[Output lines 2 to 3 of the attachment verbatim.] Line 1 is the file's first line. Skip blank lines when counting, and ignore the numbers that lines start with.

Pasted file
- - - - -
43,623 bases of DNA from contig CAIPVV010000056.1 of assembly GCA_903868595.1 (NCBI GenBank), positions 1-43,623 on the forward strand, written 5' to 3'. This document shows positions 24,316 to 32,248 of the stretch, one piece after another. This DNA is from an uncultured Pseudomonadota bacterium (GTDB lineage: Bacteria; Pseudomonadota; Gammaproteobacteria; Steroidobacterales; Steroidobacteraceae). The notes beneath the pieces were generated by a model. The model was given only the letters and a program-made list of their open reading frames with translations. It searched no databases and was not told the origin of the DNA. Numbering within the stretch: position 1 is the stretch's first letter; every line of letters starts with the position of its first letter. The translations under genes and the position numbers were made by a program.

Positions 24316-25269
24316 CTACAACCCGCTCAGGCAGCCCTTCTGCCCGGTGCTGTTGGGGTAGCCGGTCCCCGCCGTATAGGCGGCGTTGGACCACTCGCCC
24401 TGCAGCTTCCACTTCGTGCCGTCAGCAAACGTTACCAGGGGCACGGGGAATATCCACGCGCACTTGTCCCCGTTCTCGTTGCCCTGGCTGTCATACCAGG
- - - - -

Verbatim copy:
Positions 24316-25269
24316 CTACAACCCGCTCAGGCAGCCCTTCTGCCCGGTGCTGTTGGGGTAGCCGGTCCCCGCCGTATAGGCGGCGTTGGACCACTCGCCC